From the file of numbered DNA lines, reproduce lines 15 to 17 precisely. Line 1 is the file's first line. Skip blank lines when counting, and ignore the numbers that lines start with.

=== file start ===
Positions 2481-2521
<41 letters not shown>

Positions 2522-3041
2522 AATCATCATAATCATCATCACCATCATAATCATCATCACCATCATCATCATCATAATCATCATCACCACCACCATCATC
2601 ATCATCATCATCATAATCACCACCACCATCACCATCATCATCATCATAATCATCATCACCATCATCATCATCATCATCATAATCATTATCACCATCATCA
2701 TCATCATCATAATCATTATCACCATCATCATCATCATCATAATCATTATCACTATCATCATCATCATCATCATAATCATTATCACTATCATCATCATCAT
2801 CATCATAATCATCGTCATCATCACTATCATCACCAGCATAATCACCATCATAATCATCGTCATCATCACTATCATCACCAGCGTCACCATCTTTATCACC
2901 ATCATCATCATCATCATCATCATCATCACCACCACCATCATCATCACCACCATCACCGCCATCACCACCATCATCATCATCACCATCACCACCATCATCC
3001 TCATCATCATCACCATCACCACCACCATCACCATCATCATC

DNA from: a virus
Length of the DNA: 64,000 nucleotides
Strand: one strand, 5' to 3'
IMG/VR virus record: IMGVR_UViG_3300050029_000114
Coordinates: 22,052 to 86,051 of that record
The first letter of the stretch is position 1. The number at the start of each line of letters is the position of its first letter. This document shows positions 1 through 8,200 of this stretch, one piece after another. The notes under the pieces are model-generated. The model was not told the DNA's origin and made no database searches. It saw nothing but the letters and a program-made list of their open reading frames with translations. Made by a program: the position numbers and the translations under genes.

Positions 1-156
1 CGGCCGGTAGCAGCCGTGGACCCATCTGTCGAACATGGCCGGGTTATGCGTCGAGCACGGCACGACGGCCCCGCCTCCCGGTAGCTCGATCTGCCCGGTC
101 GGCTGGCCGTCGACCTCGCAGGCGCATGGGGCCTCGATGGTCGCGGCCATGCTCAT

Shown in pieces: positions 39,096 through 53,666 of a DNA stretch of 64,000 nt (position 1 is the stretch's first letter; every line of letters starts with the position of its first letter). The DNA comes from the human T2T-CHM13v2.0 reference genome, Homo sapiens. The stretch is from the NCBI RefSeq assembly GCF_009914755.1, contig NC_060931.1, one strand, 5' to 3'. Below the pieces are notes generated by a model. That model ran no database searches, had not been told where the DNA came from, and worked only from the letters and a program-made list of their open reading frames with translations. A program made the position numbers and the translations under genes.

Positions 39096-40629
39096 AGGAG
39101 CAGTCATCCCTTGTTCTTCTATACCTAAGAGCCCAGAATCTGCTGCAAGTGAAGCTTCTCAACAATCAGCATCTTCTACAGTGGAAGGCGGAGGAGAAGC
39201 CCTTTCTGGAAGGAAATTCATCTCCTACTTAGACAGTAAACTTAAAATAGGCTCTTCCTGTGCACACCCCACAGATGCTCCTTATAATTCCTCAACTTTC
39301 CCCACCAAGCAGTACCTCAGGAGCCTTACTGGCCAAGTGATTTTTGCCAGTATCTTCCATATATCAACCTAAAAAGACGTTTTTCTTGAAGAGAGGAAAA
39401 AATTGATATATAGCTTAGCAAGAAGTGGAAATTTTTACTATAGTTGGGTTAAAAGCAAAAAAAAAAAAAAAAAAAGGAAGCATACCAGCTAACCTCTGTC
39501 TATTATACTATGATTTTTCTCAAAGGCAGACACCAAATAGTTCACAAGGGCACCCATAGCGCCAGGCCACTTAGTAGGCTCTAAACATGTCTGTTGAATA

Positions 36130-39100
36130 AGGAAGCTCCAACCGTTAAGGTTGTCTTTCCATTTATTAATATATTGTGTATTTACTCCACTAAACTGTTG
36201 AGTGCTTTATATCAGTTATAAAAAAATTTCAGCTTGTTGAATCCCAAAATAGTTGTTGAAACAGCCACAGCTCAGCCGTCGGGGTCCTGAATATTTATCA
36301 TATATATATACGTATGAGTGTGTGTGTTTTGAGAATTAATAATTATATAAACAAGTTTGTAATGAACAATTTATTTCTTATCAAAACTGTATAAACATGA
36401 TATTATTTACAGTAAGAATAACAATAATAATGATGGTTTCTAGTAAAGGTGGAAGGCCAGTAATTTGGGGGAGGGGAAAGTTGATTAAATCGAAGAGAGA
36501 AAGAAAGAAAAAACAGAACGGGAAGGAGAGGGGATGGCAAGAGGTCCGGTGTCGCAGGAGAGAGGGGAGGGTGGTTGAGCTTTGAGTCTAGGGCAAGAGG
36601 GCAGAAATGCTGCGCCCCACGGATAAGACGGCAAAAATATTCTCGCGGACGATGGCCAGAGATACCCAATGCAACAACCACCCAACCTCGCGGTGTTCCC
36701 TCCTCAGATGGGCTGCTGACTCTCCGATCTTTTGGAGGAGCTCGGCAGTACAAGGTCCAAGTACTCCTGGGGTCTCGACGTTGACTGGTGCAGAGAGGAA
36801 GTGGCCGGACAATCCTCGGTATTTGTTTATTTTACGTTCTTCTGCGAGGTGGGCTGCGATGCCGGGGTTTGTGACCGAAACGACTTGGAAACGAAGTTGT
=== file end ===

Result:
The first letter of the stretch is position 1. The number at the start of each line of letters is the position of its first letter. This document shows positions 1 through 8,200 of this stretch, one piece after another. The notes under the pieces are model-generated. The model was not told the DNA's origin and made no database searches. It saw nothing but the letters and a program-made list of their open reading frames with translations. Made by a program: the position numbers and the translations under genes.

Positions 1-156
1 CGGCCGGTAGCAGCCGTGGACCCATCTGTCGAACATGGCCGGGTTATGCGTCGAGCACGGCACGACGGCCCCGCCTCCCGGTAGCTCGATCTGCCCGGTC